Jacksonville Northeast Florida in the same latitude as Cairo, Egypt and Shanghai, China, and the entire peninsula is hundreds of miles nearer than Rome to the equator. Viewed from the air, with its broken coastline, and its innumerable lakes, canals and rivers, Florida looks like a frayed and perforated green mat spread upon Lucie. inland, the map develops a ridge composed of round shouldered limestone hills taper off from the north into the Prairie region above Lake Okeechobee. Oh lake up here the Everglades you have submerged a waste of sawgrass studded with Cypress hammocks and Oasis like Palm Islands.

The profile as seen from offshore land of Florida becomes a soft pastel line separating sky water, Atlantic Coast sweeps and an even curve to the end of the peninsula where it breaks into segments there. Florida Keys extend like coral steppingstones into southern waters. Gulf Coast, deeply marked with bays and border with rank growths of hardwood makes a great arching swing Southwark finally crumbles into the 10,000 Islands labyrinth of Uncharted waterways.

Graphically the state can be divided into four sections. The east coast strip bordering the Atlantic from Fernandina to Key West, the lake or central River District, West Coast area of which Tampa is the hub and the panhandle of West Florida, which includes the rolling country along the north shore of the Gulf. The east coast is protected from the open sea by a ribbon of sandbars and islands on which have been built many leading tourist towns notably Armand Daytona Beach, Palm Beach and Miami Beach.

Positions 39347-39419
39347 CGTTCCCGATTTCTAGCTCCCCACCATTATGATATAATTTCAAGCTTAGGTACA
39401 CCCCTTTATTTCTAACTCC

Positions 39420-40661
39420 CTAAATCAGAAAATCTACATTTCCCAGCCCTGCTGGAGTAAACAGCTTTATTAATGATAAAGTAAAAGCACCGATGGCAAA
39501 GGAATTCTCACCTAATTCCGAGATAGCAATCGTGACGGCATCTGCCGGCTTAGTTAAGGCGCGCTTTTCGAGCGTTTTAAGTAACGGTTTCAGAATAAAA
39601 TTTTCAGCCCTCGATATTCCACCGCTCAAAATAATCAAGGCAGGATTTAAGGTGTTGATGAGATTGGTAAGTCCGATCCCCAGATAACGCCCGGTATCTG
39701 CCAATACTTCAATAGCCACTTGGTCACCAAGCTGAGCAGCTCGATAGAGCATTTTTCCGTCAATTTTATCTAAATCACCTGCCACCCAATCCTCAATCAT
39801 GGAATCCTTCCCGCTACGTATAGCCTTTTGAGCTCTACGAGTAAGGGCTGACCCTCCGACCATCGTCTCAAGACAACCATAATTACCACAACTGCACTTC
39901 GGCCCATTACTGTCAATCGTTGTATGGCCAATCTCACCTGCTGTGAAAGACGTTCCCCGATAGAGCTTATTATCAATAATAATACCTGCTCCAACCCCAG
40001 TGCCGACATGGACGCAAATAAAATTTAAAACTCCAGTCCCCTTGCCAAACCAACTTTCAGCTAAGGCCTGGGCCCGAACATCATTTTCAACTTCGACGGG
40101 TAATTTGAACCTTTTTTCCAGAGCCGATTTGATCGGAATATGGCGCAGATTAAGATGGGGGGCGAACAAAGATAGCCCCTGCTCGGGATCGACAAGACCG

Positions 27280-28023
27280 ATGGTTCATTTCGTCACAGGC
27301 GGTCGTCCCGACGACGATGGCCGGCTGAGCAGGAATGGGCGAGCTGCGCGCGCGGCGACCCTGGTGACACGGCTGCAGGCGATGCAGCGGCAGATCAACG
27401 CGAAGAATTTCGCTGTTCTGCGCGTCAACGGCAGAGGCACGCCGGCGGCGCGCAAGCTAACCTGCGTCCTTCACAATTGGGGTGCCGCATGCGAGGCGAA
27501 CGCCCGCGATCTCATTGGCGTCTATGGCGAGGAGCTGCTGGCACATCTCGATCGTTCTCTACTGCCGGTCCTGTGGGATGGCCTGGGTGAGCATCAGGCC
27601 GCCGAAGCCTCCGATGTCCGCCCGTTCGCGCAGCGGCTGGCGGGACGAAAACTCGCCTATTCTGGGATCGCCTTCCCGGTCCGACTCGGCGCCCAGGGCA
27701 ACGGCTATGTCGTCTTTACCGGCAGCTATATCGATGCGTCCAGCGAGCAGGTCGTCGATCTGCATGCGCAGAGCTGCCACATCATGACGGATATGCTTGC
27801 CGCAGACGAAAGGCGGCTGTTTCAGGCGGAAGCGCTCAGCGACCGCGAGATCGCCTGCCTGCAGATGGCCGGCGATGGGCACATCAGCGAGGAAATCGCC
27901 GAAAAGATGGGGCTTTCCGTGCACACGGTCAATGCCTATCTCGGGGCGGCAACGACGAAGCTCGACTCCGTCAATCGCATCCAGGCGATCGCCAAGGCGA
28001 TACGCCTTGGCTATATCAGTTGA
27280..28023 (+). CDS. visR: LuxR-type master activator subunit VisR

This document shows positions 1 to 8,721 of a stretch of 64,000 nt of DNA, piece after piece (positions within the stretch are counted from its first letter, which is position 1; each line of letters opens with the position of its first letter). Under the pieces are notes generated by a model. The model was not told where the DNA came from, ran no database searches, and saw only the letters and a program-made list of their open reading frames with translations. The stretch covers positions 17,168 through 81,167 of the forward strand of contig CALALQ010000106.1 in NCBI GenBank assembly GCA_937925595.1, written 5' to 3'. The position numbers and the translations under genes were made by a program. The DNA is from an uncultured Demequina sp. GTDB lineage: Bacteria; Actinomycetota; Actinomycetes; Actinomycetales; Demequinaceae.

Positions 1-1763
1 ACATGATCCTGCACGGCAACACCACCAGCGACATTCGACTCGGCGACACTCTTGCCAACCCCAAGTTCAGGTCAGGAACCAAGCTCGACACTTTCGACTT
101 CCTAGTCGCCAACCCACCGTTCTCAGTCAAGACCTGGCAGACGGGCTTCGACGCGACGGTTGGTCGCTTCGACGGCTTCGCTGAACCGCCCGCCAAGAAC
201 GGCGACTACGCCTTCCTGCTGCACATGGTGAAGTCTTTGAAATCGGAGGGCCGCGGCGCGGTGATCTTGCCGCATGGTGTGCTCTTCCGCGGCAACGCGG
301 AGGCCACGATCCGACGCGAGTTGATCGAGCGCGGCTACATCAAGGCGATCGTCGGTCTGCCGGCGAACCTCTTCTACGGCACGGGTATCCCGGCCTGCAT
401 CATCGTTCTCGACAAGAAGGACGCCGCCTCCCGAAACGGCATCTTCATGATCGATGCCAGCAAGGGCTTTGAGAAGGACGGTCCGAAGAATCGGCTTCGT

Although the business districts are often on the mainland, resort sections lie beyond the saltwater lagoons on the barrier beaches inland from the coast a wedge shaped area of pine and Palmetto flatwoods reaches from the Georgia border on the north end to a point between the Everglades and the Atlantic on the southern tip of the peninsula Everglades until 1842 an unexplored mysterious region known only to the Seminole fell sanctuary there from invading whites forms a vast area, much of which is underwater through the year and nearly all during the rainy summer season. Cypress Swamp that portion of the Everglades mirrors the West Coast has considerably less surface water than the eastern half of the region. Its northern section, known as the with a lacochee slough has been used as pasture for open range cattle since the War Between the States Tamiami Trail running east and west bisects the Everglades and skirts the southern part of the Big Cypress Swamp. fringing the lower gulf coast or the 10,000 Islands, a group of mangrove covered islets divided often submerged, the Swift running tidal channels, railways or highways link these keys because of their inaccessibility they've been the refuge of many picaresque characters since the late 1880s. North of the 10,000 Islands, the coast is blanketed with pine forests and hardwood hammocks. Several drowned river valleys and the absence of reefs except along its upper reaches, indicate that this section is probably older than the East Coast.